Kronos Quartet at the Proms

I’ll start with the lows

I’ve been really grumpy about music lately and the at the start of this concert, my heart sank and I thought my grumpiness would continue. My friends and I got the promenade tickets for the arena area of the Royal Albert Hall (which is laid out somewhat like the Globe theatre, such that people stand around the stage). I had reasoned that string quartets were intimate, so it was better to be close. In fact, the acoustic of the hall are such that even standing not that far from the stage, the only sound I could hear was from the speakers. I might as well have been up way above, at least then freed of the burdensome expectations of non-amplified sounds.
The sound seemed slightly off the whole evening. At first, I thought the group lacked intensity, but they certainly looked intense. Somehow, it just wasn’t getting off the stage, lost somewhere in the compression of the audio signal. Lost in the tape backing they had for nearly every piece? Which (can we talk about this?) seemed to be really naff most of the time. There also seemed to be subtle timing issues throughout a lot of the concert and sometimes it just sort of felt like the seams were showing.
Kronos was my favourite string quartet for a long time, largely due to their distinctive bowing, but also due to their willingness to take risks, defy genre, etc. Unfortunately, this has becoming more and more gimicky as of late. One of their pieces, a BBC commission (so it’s not entirely their fault), had a Simon toy in it. The cellist would do a round of it and then play back the pitches in time, along with the other string players who also copied it. Along with tape backing, of course. Some of which seemed to be samples of Radiophonic sounds. I thought I recognised a single bass twang of the Doctor Who theme and I hoped they would just play that rather then the piece they were actually slogging through.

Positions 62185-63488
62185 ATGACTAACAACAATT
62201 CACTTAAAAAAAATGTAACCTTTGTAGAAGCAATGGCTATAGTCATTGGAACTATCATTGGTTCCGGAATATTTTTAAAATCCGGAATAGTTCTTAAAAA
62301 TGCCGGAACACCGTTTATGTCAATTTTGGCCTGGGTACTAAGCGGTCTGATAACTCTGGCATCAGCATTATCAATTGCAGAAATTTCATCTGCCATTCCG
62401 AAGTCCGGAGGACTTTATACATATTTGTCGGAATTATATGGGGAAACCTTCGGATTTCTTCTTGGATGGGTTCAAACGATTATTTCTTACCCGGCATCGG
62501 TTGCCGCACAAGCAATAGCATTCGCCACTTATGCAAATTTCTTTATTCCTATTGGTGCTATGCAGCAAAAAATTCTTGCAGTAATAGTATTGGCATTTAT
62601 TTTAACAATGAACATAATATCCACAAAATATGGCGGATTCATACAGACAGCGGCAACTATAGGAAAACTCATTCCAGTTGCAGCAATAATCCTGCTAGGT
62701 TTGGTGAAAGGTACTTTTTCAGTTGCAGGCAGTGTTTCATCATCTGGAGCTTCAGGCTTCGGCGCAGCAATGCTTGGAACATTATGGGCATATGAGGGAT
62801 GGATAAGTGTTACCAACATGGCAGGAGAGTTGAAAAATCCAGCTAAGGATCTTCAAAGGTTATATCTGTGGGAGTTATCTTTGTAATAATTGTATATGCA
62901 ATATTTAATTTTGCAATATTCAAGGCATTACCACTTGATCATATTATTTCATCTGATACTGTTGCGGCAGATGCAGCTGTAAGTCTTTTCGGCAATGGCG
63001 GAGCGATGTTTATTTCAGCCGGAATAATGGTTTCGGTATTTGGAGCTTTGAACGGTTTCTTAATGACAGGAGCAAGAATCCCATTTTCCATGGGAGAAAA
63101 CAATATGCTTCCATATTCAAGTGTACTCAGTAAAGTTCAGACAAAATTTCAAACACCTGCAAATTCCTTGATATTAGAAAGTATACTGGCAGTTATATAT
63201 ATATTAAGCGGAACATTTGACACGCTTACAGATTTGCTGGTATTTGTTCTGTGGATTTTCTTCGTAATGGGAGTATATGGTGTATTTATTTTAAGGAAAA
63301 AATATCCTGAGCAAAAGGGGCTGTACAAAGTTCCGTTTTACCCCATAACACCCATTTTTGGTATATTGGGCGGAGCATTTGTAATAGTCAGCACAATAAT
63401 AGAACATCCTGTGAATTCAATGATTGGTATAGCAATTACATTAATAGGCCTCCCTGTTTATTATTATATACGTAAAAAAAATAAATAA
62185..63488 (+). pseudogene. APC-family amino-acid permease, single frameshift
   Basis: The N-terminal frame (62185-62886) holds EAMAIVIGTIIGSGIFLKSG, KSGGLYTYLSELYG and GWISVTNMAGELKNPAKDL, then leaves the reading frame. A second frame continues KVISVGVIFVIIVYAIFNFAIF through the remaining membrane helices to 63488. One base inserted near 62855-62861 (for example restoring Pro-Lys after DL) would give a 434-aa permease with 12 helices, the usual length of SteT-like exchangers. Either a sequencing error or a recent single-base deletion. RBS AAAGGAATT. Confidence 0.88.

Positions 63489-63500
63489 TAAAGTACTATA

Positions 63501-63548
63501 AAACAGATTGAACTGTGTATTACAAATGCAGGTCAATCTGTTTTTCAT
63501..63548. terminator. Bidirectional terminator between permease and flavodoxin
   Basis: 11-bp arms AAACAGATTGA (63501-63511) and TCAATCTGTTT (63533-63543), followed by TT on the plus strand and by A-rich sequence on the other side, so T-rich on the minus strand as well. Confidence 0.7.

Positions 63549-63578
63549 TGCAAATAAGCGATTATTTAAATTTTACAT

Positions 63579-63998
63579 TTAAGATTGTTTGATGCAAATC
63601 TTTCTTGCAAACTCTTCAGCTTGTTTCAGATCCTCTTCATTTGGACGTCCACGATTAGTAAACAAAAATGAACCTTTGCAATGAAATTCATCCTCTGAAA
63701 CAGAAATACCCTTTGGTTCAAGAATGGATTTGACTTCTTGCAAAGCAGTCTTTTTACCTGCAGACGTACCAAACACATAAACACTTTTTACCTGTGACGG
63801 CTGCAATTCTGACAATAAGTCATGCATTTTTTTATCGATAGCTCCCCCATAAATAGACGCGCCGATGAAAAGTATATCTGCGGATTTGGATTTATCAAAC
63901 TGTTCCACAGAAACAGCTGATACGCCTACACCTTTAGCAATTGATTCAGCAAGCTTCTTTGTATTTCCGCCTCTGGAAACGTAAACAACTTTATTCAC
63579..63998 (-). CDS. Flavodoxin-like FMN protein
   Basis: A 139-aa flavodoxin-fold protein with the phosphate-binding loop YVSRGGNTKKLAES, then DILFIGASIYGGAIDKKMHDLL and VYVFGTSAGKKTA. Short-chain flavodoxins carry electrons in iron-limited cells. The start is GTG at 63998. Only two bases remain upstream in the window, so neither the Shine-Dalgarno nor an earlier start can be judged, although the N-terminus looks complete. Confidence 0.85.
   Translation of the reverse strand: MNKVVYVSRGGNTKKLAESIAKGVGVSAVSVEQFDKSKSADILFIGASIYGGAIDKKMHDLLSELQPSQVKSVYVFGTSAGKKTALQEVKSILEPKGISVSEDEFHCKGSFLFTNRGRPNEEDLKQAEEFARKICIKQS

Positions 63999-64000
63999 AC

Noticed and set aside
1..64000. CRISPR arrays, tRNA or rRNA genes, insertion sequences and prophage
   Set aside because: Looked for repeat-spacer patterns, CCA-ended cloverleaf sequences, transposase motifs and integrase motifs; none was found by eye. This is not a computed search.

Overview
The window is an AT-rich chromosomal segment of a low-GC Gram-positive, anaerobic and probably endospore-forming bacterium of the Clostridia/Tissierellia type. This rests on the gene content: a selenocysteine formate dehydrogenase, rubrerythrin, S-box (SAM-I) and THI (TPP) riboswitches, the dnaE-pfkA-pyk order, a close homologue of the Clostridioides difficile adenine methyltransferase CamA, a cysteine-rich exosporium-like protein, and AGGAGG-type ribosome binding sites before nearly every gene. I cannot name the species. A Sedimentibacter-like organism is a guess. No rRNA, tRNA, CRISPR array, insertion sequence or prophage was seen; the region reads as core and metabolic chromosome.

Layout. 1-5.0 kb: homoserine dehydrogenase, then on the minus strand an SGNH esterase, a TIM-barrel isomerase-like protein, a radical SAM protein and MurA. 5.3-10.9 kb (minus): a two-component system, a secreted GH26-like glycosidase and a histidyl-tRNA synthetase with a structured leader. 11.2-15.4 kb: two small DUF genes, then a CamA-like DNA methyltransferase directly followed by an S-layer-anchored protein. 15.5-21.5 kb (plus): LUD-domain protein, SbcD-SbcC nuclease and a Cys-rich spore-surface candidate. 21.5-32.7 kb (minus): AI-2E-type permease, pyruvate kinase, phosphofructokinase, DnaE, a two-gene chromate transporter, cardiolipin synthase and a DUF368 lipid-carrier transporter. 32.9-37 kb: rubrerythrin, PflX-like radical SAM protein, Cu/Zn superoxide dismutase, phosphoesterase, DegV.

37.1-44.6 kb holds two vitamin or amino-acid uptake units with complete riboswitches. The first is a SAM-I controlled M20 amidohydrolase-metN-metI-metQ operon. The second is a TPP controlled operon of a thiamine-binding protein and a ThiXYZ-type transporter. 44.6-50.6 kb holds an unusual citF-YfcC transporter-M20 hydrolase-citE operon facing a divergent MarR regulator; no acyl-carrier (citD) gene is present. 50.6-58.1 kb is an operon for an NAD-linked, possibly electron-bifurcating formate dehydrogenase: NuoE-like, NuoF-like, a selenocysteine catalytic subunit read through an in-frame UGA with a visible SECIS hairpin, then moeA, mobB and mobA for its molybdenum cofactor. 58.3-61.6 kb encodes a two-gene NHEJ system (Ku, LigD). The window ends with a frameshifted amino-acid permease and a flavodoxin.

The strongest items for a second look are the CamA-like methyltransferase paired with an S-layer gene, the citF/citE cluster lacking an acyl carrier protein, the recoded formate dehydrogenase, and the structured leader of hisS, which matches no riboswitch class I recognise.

The best bit

However, they also played Ben Johnston’s String Quartet No 4: Amazing Grace, which was the piece I was most looking forward to. I didn’t know the piece, but I know the composer. The piece’s setting is lush Americana – Copland-esque but in a twenty first century context. The piece has a lot of busy-ness in it. It’s Americana glimpsed through the windows of speeding trains and moving cars. America between facebook posts. Constant distraction, the theme fragmented and subsumed in the texture of life. At one point, the violins and viola are busily creating their densely fragmented texture, while barely audibly, the cellist was playing the noted from Amazing Grace on the overtones of the highest parts of his strings. The notes of the melody become metaphor for Grace itself. Something transcendental and beautiful is always going on, giving meaning to a jumbled whole, sometimes so subtly that it’s difficult to perceive. The occasional moments of thematic clarity thus reminded me of tragedy, as that’s when grace becomes most apparent and evident.
It was really really beautiful and I teared up a bit.

The Good

Sofia Gubaidulina’s String Quartet No 4 was well-played and my friend Irene especially considered it to be a highlight. It’s a very good piece, but I’m sure I’ve heard the work before and I think it came off a bit better on those previous performances.
I thought the Swedish folk song Tusen tankar was also a high point. The piece was short, unpretentious and well played.
In general, they seemed to warm up and get going over the course of the concert and if they had ended with the last piece on the program, I would have gone home and felt pretty happy about them, but then they played an encore.

The tape part

I like tape (by which I mean any fixed media, like CDs or whatever). I write tape music. I like it when ensembles play along with tape. Tape is great.
Tape music is also sound that doesn’t immediately come from an instrument. So if it’s playing really processed or artificial sounds, that’s perfect, because those sounds couldn’t easily come from an instrument. But when it’s just filling in for a backing band that nobody wanted to pay to hire…. it’s naff. It’s inexcusably naff.
If Kronos wanted to play an encore with a metal band or whatever, I would have thought it surprising and maybe slightly gimicky. But they played an encore with a tape of a rock band. A tape that at one point got really loud with synchronised lights, while the quartet kept sawing away an unchanging string accompaniment. At that point, they played backup to a tape and tried to make it seem ok with lighting tricks. A tape of a rock band, not any kind of acousmatic tape. A let’s-just-play-a-tape-it’s-cheaper.
The high point of the concert was fantastic, but the low point . . .. I give them a mixed review overall.

Published by

Charles Céleste Hutchins

Supercolliding since 2003

Leave a Reply

Your email address will not be published. Required fields are marked *

This site uses Akismet to reduce spam. Learn how your comment data is processed.